Thoughts on this characterisation of the problem?
  • neonspectraltoast
    197
    Sure there are leftovers, but that doesn't mean bert1 is Sammy Hagar.
  • javra
    1k
    So if we take the OP seriously, and think this an interesting question, and we think that I could have been other than bert1, then we must think that "I", even when spoken by bert1 does not entirely mean "bert1".bert1

    I’m having a hard time following. IMV, and in disagreement with causal determinism, of course you could have been other than who you are, but you would still be you.

    You present an issue of signified and signifier, or of designated and designator, in reference to identity. “bert1” designates you as a particular conscious being – which, as such, is a composite of particular past and present experiences and cognitive actions (here overlooking complexities of body and what determined it to be it … although I’d like not to fall into a dualistic mindset in so doing).

    You as a conscious being are designated by “bert1” due to your own choice, cognitive act, of which avatar name to hold. Had you chosen “bert2” instead, the designator would have been different due to your different cognitive actions. So you as designated conscious being would have held a different history of cognitive actions and would thereby now be a different you.

    There is the truism that a rose by a different name is still a rose. But, firstly, this would be a different designation provided from without that which is being designated – thereby not altering the internal history, so to speak, of that which is designated. Secondly, and maybe here more pertinently, without going into the details of what you as a particular conscious being specifies, every change in your experiences and cognitive actions is a change in what you as a conscious being are. However, if we’re searching for the you that remains relatively continuous over expansive periods of time – this so as to ask why are you you and not some other – this is a fuzzy or else elusive topic. An age old question that can be simplified into the dictum, know thyself.

    It seems to me that prior to premising what you as a conscious being are, questions of why you are the conscious being you are rather than being some other will be devoid of grounding.

    Or if I completely misconstrued, are you by "I" referring to awareness in general? But then are we not individual instantiations of this general property, individualized by our experiences and actions?

    Haven't read the whole thread, so hopefully I'm not repeating topics.

    ------

    BTW, I have the suspicion that the OP was aiming at trying to prove solipsism. :grin: If so, I’m glad you took things in the direction that you did! A whole bunch of “solipsists” conversing and debating over why I’m me and not some other … makes for a nice rebuttal. :up:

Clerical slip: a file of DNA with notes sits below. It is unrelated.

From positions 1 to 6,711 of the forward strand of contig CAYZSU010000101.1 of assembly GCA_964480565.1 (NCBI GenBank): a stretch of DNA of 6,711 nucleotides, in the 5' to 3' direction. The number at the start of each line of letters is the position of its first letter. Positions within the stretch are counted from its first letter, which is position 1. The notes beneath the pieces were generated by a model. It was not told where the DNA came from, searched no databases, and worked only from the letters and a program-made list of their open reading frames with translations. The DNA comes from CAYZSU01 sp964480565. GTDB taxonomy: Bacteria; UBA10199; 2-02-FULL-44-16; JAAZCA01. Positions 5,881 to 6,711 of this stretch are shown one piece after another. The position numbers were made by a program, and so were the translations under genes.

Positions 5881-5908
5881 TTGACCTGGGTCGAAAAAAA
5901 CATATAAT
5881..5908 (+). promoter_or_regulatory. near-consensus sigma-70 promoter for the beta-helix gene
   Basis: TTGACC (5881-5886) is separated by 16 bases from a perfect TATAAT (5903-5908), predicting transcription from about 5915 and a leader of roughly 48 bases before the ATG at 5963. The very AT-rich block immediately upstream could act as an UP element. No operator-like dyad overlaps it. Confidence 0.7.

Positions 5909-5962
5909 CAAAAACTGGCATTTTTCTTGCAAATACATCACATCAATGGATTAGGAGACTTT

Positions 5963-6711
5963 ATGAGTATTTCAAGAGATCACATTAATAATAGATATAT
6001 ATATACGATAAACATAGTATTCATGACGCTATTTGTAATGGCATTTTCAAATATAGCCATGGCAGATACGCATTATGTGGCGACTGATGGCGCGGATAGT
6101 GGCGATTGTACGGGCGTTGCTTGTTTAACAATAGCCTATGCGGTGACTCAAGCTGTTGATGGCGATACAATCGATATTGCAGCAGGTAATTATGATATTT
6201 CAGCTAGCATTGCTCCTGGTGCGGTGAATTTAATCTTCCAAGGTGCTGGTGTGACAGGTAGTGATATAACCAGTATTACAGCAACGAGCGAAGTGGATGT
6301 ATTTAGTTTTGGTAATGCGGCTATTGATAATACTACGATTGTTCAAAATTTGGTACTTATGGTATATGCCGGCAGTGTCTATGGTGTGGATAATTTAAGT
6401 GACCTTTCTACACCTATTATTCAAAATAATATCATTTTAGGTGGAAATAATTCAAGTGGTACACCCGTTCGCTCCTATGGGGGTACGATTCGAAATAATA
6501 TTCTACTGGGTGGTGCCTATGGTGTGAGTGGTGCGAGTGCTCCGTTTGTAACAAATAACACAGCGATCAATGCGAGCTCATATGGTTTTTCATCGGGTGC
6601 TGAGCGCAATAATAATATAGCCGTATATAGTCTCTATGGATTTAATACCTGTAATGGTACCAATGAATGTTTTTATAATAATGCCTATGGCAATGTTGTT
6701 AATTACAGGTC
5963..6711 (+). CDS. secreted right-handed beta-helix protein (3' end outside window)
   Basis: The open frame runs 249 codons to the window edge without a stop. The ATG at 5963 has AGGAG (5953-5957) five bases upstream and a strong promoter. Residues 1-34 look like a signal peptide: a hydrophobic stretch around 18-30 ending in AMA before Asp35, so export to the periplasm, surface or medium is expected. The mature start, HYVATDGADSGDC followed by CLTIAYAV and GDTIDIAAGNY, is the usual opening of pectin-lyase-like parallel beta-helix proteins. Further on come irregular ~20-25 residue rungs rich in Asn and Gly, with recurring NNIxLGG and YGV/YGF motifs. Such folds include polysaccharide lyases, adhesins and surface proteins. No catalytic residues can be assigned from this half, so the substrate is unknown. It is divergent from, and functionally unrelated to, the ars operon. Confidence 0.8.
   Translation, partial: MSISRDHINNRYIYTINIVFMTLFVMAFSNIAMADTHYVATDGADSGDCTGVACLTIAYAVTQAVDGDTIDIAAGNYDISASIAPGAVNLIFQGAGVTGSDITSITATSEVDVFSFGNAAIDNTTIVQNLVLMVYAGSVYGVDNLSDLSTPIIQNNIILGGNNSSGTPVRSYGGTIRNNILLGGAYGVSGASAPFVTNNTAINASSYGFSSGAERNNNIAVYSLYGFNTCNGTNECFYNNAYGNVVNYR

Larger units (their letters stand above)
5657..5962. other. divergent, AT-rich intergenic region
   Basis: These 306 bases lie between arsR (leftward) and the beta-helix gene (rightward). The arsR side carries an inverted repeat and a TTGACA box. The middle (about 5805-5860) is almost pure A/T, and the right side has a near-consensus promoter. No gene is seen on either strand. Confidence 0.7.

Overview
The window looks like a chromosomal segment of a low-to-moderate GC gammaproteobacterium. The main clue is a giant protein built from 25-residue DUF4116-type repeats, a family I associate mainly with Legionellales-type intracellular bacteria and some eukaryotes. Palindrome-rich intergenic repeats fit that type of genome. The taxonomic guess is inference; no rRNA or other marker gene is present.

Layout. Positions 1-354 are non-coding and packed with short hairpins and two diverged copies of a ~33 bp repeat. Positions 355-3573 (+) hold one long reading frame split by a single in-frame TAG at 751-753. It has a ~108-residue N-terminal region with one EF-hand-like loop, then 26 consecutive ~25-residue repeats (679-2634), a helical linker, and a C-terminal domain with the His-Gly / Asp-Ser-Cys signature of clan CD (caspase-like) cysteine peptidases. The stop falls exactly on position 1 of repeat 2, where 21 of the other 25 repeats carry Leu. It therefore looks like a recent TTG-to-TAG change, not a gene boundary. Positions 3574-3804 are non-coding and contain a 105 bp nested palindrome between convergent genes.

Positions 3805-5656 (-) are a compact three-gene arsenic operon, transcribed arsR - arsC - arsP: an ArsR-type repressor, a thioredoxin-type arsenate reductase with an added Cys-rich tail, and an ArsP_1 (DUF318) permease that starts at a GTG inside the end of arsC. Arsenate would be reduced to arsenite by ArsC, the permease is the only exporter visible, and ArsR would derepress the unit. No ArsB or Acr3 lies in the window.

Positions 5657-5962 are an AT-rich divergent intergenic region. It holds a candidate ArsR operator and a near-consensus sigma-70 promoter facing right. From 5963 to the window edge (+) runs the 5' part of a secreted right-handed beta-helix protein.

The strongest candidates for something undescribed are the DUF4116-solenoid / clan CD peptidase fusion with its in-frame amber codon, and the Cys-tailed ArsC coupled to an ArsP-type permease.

• petrichor
    254
    Luck has nothing to do with it.

    The intuition that you could have been anything is evidence that you don't have an understanding of evolution by natural selection.
    Harry Hindu

    It seems you haven't yet understood what this thread is about or what I said. And why the hostility and insult?

    The question isn't about why this body has the form that it has, or how humans originated, how this particular human originated, or any such thing. Our question isn't pointed at the objective situation. The question regards puzzles of personal, subjective identity. Why am I seeing the world from this perspective and not another? Suppose that there are only three objects in the world, three spheres, A, B, and C. Objectively, all we can say is that there are these three spheres, and they are in such and such an arrangement. Questions like the one this thread deals with don't even yet arise as long as this world is described only in objective terms. We can ask questions about how the spheres came to be arranged the way they are. (And questions about how humans came to be, how they came to have their shape, and so on, which evolution by natural selection likely explains, are questions about how the world is objectively arranged.) But that has nothing to do with the question at hand. Where our question enters is when we find that we are one of the spheres. As a subject, we occupy some point-of-view in the world. If you find yourself as sphere A, you might wonder why you are occupying that position in the world rather than finding yourself as B or C. Why are you A and not B or C? In my post, I offer a possible answer to this sort of question.